Sunday, March 23, 2014

Review of Java EE and HTML5 Enterprise Application Development

I recently had the pleasure of reading through the book Java EE and HTML5 Enterprise Application Development by John Brock, Arun Gupta and Geertjan Wielenga.

First, a comment on file formats.  I use Linux at home.  I had the most trouble trying to get setup to actually read the book.  The format used is only compatible with Adobe Digital Editions, which only works on Mac and Windows.  I ended up getting a VM to do the reading on.  Little bit of a pain if you're like me and use a tablet for a decent amount of reading.

The book takes the approach of wanting to build HTML5 applications, leveraging the Java server side as an API type server, with both REST APIs and WebSockets in use, and a front end based on Knockout and low level jQuery to process API calls.  The backend is using your stereotypical Java EE stack of JPA, EJB and JAX-RS, plus WebSocket support.  The way used in this book serves as an entry point for someone new to a lot of the technology and how to use them; it doesn't focus on changes over time in these specs or some of the new features.  It's a bottom up approach for being able to expose your database over an API.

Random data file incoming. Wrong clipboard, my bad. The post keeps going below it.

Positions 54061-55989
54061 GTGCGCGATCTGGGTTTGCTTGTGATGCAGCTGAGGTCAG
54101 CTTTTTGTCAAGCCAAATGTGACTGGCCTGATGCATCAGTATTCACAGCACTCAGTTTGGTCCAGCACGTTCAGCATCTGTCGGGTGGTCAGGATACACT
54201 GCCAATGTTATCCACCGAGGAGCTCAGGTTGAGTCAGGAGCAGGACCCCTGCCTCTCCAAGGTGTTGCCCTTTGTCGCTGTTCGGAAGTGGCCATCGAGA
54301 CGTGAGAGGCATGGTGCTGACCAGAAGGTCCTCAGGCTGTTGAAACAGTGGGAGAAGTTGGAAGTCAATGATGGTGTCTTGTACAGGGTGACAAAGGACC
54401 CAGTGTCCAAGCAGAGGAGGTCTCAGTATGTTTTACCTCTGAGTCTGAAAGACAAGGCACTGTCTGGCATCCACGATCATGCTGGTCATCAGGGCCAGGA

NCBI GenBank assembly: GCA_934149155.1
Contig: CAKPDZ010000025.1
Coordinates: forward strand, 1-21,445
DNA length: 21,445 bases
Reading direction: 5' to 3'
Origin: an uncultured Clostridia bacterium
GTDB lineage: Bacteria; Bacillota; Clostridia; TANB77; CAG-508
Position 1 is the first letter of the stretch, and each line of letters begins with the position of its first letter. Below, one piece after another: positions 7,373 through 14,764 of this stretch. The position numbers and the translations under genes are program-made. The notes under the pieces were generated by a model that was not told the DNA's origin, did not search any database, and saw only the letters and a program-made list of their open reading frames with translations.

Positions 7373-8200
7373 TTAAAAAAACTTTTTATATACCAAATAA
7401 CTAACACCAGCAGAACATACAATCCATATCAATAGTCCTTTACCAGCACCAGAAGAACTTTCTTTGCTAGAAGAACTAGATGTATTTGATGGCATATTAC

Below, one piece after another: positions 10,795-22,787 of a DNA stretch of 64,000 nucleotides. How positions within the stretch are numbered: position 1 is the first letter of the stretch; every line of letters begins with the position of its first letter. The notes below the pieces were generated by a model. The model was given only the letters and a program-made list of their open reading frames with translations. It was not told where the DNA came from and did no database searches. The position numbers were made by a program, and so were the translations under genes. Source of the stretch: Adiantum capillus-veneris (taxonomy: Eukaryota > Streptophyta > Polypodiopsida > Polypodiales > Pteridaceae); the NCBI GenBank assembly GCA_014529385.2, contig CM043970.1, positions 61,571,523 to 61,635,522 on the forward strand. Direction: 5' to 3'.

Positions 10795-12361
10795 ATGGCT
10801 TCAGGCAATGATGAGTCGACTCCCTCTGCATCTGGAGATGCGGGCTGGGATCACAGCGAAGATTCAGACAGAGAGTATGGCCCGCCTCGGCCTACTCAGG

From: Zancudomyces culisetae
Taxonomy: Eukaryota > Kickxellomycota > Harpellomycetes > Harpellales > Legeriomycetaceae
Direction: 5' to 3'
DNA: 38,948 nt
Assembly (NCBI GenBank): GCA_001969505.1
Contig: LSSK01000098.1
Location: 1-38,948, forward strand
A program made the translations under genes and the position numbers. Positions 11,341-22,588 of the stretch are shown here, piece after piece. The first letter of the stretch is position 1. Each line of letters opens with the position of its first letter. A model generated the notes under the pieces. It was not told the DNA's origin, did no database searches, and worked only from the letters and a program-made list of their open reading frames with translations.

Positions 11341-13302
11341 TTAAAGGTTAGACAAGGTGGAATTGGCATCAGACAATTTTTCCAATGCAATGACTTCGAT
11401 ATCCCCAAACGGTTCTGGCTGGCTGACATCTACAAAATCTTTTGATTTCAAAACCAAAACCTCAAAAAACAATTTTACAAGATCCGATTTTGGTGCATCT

Probably the most confusing part of the book, and it may be because of different authors, is the crossing of example types.  In the JPA and JAX-RS chapters, we use a book and author example.  In the WebSocket chapter the authors use a board and tic tac toe example.  I believe the consistent use of a fluid example is the best thing to do in a technical book.  A good example of that is Continuous Enterprise Development by Andrew Lee Rubinger and Aslak Knutsen.

The chapter on application security is probably the best of the book, in my opinion.  It goes through what you need to do not just server side but also client side to secure your web applications.  For those new to this programming paradigm, it's some good information on some of the key differences versus traditional server side rendered web applications (JSF, Struts, etc).

The content of the book is brought about in an introductory manner.  If you're new to these technologies, it's a good read to get up to speed on how they work.  The JPA spec has only changed a little bit in 2.0 and 2.1, so if you're already familiar with how things worked previously, it's not a huge change.  JAX-RS is a newer spec, in its 2.0 release already and shows how declarative it can be.  Hidden in the REST chapter you'll find some interesting pieces on CDI, Transactions and Bean Validation.  These other technologies really help build the bridge across all of the technology.

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